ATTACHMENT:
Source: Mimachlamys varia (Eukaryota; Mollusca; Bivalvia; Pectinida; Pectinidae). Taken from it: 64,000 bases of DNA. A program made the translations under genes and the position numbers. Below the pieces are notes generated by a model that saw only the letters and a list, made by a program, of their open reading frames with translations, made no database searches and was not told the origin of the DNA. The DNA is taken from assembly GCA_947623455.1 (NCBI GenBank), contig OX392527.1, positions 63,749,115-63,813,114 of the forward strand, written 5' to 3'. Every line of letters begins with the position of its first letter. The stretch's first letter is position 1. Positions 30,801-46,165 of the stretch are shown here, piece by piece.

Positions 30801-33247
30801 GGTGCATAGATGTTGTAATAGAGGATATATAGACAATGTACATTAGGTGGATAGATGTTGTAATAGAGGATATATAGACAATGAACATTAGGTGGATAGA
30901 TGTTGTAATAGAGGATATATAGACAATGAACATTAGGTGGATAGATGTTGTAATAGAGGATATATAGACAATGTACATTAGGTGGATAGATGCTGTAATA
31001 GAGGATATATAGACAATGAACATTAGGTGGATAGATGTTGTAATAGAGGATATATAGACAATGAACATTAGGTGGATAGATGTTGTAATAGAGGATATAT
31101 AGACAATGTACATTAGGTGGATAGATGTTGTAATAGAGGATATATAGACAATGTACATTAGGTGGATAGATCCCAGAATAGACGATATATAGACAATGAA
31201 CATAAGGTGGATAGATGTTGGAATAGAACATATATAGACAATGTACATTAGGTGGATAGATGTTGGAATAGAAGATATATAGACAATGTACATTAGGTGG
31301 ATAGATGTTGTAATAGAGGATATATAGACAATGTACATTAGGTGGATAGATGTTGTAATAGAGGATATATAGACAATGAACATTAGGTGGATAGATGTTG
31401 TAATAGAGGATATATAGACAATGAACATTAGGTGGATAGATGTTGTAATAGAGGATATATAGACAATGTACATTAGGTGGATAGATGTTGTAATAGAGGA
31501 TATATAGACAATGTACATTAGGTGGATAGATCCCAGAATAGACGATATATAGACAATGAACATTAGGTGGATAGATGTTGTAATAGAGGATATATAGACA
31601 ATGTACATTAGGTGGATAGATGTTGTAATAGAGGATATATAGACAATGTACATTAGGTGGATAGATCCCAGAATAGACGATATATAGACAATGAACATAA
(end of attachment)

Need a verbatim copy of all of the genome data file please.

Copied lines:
Source: Mimachlamys varia (Eukaryota; Mollusca; Bivalvia; Pectinida; Pectinidae). Taken from it: 64,000 bases of DNA. A program made the translations under genes and the position numbers. Below the pieces are notes generated by a model that saw only the letters and a list, made by a program, of their open reading frames with translations, made no database searches and was not told the origin of the DNA. The DNA is taken from assembly GCA_947623455.1 (NCBI GenBank), contig OX392527.1, positions 63,749,115-63,813,114 of the forward strand, written 5' to 3'. Every line of letters begins with the position of its first letter. The stretch's first letter is position 1. Positions 30,801-46,165 of the stretch are shown here, piece by piece.

Positions 30801-33247
30801 GGTGCATAGATGTTGTAATAGAGGATATATAGACAATGTACATTAGGTGGATAGATGTTGTAATAGAGGATATATAGACAATGAACATTAGGTGGATAGA
30901 TGTTGTAATAGAGGATATATAGACAATGAACATTAGGTGGATAGATGTTGTAATAGAGGATATATAGACAATGTACATTAGGTGGATAGATGCTGTAATA
31001 GAGGATATATAGACAATGAACATTAGGTGGATAGATGTTGTAATAGAGGATATATAGACAATGAACATTAGGTGGATAGATGTTGTAATAGAGGATATAT
31101 AGACAATGTACATTAGGTGGATAGATGTTGTAATAGAGGATATATAGACAATGTACATTAGGTGGATAGATCCCAGAATAGACGATATATAGACAATGAA
31201 CATAAGGTGGATAGATGTTGGAATAGAACATATATAGACAATGTACATTAGGTGGATAGATGTTGGAATAGAAGATATATAGACAATGTACATTAGGTGG
31301 ATAGATGTTGTAATAGAGGATATATAGACAATGTACATTAGGTGGATAGATGTTGTAATAGAGGATATATAGACAATGAACATTAGGTGGATAGATGTTG
31401 TAATAGAGGATATATAGACAATGAACATTAGGTGGATAGATGTTGTAATAGAGGATATATAGACAATGTACATTAGGTGGATAGATGTTGTAATAGAGGA
31501 TATATAGACAATGTACATTAGGTGGATAGATCCCAGAATAGACGATATATAGACAATGAACATTAGGTGGATAGATGTTGTAATAGAGGATATATAGACA
31601 ATGTACATTAGGTGGATAGATGTTGTAATAGAGGATATATAGACAATGTACATTAGGTGGATAGATCCCAGAATAGACGATATATAGACAATGAACATAA